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COVID & the Arts: Ballet QC Moves Online

Ballet Quad Cities

Like other arts organizations during the pandemic, Ballet Quad Cities has moved online.

It makes sense that even though Ballet Quad Cities had to cancel the rest of its season because of Covid-19, the professional company keeps moving forward, mainly in cyberspace. Students in the BQC School of Dance are continuing their lessons online, through Zoom, and students have submitted their own videos for a new collage. 

Credit Ballet Quad Cities
Courtney Lyon, Ballet Quad Cities Artistic Director

Artistic director Courtney Lyon, who recently received an Iowa Arts Council emergency relief grant, is teaching some of the professionals online, and choreographed, taught, and edited a new piece with three dancers on Zoom.

Executive director Joedy Cook and artistic associate Emily Kate Long are continuing the company's year-long commitment to promoting the 2020 Census with a new video based on the company’s “Dance Me A Story: Exploring Literature through Ballet” programs. They connect ballet and literature to provide a new, creative understanding of beloved stories and characters to individuals of all ages and abilities. Lyon likes working with new media, including editing video and music.

“You just have to go with it. That’s why Ballet Quad Cities keeps truckin’ along. Because we always say to each other, we have grit. We’re just gonna keep going. You give us a challenge, some limitation, we’ll find a way to build a fence or build  a ladder to get over that wall.”

Choreographing and dancing using Zoom was limiting and freeing at the same time. 

“All these restrictions for me is a perfect formula for creating a dance. I love restrictions in art because it makes me be more creative, if that makes sense.”

“Dance Me a Story” began as an interactive, in-person experience of using movement and music to create dance versions of familiar tales and has grown to reach over 15,000 in the last three years. Now, Ballet Quad Cities is expanding it into a virtual format, with five new videos to come this month.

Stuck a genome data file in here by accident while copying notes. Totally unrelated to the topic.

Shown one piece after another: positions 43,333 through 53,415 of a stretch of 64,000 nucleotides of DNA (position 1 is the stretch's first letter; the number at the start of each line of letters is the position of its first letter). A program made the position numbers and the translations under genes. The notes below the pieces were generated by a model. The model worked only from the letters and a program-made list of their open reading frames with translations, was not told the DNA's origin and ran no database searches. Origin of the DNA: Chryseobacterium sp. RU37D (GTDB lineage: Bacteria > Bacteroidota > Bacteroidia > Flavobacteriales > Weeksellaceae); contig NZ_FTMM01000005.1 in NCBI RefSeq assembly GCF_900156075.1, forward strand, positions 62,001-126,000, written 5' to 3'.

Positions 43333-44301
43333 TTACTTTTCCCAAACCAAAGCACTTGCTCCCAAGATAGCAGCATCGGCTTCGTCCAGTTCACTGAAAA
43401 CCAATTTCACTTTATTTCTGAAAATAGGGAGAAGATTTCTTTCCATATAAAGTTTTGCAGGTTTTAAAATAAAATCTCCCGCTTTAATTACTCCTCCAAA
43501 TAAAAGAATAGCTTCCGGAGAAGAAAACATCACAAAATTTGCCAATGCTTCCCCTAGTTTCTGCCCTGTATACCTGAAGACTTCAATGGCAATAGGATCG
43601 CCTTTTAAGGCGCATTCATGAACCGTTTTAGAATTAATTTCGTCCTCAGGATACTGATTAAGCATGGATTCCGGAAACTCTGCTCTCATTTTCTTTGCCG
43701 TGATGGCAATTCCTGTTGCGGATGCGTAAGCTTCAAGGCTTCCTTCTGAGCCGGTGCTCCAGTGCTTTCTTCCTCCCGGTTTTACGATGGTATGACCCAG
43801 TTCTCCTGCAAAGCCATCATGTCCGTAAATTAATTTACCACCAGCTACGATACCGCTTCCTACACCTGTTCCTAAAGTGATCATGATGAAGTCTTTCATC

Credit Ballet Quad Cities
Joedy Cook, Ballet Quad Cities Executive Director

In each 10- to 15-minute video, participants see and hear the story read aloud. They get to dance along, learning and creating their own choreography to music that captures the characters, action, and emotions in the story. In the first edition of this new format “Look Where We Live! A First Book of Community Building,” Long leads each video.

Cook is proud to be promoting this year’s census.

"We are involved in the census because it’s probably the most important thing we can do as people involved in our community, to be counted. We will not be counted again for 10 more years. And the census, once we're counted, that count determines our roads, our hospitals, our schools - all the wonderful things that we all need for our community.”

Ballet Quad Cities dancers took “Look Where We Live” into area schools during the winter. Its April ballet, “Sleeping Beauty,” will be rescheduled for next year. 

For more information, visit balletquadcities.com.

Formerly the arts and entertainment reporter for The Dispatch/Rock Island Argus and Quad-City Times, Jonathan Turner now writes freelance for WVIK and QuadCities.com. He has experience writing for daily newspapers for 32 years and has expertise across a wide range of subject areas, including government, politics, education, the arts, economic development, historic preservation, business, and tourism. He loves writing about music and the arts, as well as a multitude of other topics including features on interesting people, places, and organizations. He has a passion for accompanying musicals, singers, choirs, and instrumentalists. He even wrote his own musical based on The Book of Job, which premiered at Playcrafters in 2010. He wrote a 175-page history book about downtown Davenport, which was published by The History Press in 2016. Turner was honored in 2009 to be among 24 arts journalists nationwide to take part in a 10-day fellowship offered by the National Endowment for the Arts in New York City on classical music and opera, based at Columbia University’s journalism school.
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